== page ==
The EI library in London is temporarily closed (re-opening on 1st June at the earliest), as a precautionary measure in light of the ongoing COVID-19 situation. The Knowledge Service will still be answering email queries via email@example.com, and is available for live chats on this page during working hours (09:15-17:00 GMT). Our e-library is always open for members here: https://knowledge.energyinst.org/services/elibrary, for full-text access to over 200 e-books and millions of articles. We are sorry for any inconvenience.
US electricity use continues to fall despite a growing economy
Annual electricity use has fallen in the US for the fifth time in eight years, according to the US Energy Information Administration (EIA), with energy efficiency measures being a major factor.
Data on electricity sales indicate that total sales in the US fell by 1.1% in 2015 compared to the previous year, mainly as a result of declining sales in the industrial sector. This was accompanied by little to no growth in the electricity sold to residential and commercial sectors, despite an increase in households and commercial building space, says the EIA.
Other factors contributing to the longer-term declining rates of electricity demand growth include a slowing rate of economic growth and a reduced role for electricity intensive manufacturing in the US.
The EIA says that the drop in sales is driven by both the market as well as federal and state policies, including energy efficiency standards for appliances and lighting equipment (set on a federal level). Some states have also mandated utilities to provide energy efficiency programmes for their customers, including energy audits or refunds on purchasing energy efficient equipment.
Specifically, the data show that demand in the residential sector, which accounted for 38% of electricity use between 2007 and 2015, is largely dominated by weather, with energy efficiency improvements having a long-term downward influence. Phasing out incandescent light bulbs during 2012–2014 had a large effect on reducing demand.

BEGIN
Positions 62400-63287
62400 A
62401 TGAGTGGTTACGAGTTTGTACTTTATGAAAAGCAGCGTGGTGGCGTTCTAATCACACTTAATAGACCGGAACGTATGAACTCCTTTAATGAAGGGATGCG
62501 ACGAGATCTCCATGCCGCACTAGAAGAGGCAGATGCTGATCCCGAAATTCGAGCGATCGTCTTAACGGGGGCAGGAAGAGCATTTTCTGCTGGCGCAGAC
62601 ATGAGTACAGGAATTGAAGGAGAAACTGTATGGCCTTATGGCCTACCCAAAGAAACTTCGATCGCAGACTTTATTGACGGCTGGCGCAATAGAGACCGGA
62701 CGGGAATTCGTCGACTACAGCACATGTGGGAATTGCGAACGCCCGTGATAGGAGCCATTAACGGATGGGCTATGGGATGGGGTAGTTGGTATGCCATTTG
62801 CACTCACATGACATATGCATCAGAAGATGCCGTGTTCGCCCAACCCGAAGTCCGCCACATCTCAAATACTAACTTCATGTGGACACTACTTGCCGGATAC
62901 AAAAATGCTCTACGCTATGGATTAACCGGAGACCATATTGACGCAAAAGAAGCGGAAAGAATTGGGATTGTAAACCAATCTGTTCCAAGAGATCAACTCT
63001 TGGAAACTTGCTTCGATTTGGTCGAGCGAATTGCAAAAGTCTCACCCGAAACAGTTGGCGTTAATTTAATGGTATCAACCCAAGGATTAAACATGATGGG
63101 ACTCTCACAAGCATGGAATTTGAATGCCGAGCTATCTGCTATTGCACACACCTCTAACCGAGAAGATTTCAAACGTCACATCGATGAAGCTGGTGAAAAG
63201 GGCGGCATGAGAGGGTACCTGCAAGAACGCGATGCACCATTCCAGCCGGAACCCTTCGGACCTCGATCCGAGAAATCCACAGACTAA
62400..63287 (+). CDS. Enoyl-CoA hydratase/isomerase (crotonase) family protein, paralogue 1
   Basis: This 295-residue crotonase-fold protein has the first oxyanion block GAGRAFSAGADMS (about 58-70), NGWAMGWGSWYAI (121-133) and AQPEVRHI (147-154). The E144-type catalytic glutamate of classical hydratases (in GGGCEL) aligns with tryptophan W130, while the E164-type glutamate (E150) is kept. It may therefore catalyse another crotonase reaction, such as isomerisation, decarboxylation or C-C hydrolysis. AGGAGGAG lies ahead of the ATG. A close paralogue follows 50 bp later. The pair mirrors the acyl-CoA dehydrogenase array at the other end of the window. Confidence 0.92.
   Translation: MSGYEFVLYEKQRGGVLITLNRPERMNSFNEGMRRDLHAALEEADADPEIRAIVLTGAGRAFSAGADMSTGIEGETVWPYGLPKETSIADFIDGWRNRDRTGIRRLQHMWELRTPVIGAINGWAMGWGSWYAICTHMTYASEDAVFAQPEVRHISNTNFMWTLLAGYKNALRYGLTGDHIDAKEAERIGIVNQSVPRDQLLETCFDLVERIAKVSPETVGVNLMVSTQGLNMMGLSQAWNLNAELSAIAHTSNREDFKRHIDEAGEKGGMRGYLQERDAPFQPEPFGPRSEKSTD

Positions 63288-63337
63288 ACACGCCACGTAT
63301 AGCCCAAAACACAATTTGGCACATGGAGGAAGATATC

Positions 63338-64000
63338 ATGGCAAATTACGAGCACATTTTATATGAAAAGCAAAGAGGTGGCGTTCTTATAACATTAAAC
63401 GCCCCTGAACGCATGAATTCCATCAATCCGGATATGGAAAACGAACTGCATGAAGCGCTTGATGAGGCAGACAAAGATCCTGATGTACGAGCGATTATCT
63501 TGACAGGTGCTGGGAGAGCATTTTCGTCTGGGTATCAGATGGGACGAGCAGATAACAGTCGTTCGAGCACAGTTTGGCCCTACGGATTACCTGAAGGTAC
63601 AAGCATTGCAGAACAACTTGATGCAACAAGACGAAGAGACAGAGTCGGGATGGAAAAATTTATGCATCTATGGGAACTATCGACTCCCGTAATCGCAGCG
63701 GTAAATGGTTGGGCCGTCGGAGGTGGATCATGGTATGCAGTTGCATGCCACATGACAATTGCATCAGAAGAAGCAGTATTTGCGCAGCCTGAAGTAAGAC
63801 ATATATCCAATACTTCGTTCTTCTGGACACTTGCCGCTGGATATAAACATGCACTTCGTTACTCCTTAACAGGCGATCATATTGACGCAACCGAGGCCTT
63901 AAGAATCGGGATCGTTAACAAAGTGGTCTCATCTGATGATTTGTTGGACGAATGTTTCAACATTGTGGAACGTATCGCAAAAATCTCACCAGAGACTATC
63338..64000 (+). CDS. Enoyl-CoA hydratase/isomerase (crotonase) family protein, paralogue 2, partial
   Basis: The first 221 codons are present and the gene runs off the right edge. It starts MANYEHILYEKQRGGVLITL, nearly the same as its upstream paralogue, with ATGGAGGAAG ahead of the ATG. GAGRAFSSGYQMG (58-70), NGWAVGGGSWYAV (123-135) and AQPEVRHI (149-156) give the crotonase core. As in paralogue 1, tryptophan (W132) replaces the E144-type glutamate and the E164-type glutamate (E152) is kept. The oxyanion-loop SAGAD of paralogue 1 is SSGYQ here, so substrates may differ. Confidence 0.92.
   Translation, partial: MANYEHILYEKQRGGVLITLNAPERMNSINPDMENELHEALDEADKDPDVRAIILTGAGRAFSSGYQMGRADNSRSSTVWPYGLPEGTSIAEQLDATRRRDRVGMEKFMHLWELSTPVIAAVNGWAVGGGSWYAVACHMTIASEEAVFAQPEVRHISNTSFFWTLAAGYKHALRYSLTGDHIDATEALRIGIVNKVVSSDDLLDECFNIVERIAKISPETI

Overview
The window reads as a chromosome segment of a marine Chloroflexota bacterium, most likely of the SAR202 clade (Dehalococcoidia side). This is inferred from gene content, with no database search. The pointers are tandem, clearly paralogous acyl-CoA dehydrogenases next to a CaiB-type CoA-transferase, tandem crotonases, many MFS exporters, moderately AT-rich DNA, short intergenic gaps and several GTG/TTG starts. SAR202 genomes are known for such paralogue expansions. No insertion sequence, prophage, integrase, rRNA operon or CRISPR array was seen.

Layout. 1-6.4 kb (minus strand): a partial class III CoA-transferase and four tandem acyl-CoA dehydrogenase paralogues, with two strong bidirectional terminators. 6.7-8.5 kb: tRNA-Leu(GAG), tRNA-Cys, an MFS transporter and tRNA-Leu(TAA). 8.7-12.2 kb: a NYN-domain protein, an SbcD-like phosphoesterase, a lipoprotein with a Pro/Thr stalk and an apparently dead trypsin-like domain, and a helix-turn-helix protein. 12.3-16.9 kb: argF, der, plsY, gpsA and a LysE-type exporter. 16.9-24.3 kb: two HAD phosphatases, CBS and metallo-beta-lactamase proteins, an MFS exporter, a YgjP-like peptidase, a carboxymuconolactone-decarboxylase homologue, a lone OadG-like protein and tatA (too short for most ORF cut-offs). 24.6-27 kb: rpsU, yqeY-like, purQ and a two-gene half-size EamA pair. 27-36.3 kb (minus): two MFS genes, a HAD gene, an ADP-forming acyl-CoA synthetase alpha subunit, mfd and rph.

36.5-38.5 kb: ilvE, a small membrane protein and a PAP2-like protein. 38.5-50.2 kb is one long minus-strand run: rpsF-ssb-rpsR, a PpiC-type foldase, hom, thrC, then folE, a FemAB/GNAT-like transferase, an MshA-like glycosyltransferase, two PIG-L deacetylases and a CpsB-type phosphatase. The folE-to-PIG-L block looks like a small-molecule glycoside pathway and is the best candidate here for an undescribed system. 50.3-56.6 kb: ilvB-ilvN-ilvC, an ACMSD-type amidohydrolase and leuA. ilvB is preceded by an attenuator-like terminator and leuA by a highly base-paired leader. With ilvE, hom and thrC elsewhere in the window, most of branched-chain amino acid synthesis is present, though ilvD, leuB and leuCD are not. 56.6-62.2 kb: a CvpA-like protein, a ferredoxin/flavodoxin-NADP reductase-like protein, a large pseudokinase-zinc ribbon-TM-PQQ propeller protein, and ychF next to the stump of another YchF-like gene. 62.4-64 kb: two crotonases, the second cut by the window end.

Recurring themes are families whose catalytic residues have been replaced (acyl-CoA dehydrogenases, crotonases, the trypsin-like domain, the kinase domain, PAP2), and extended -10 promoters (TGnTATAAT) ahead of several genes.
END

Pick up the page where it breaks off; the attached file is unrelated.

In the commercial sector, which accounts for 36% of electricity use, growth in sales averaged 1.1% per annum between 2000 and 2015. The EIA says that standards to improve efficiency for major end users have helped to moderate growing commercial demand for ventilation services and growing data centre server requirements.
In US industry, electricity sales decreased at an average annual rate of 0.7% between 2000 and 2015. Industry’s share of electricity use declined from 31% to 26% over the period. The sharpest fall year-on-year was in 2009 when the sector experienced a 9% drop due to the recession.
This drop in electricity sales is also mirrored by falling carbon emissions across the US. Importantly, this is occurring while the country’s economy continues to grow.
The US is one of 21 countries that have effectively managed to ‘decouple’ their carbon emissions from their GDP, according to analysis from the World Resources Institute (WRI).
Data from WRI shows that the US is the largest country to see a decoupling. From 2010 to 2012, carbon emissions declined by 6% while the GDP grew by 4%. Should the US proceed with its Clean Power Plan this sustained decoupling will continue, says WRI.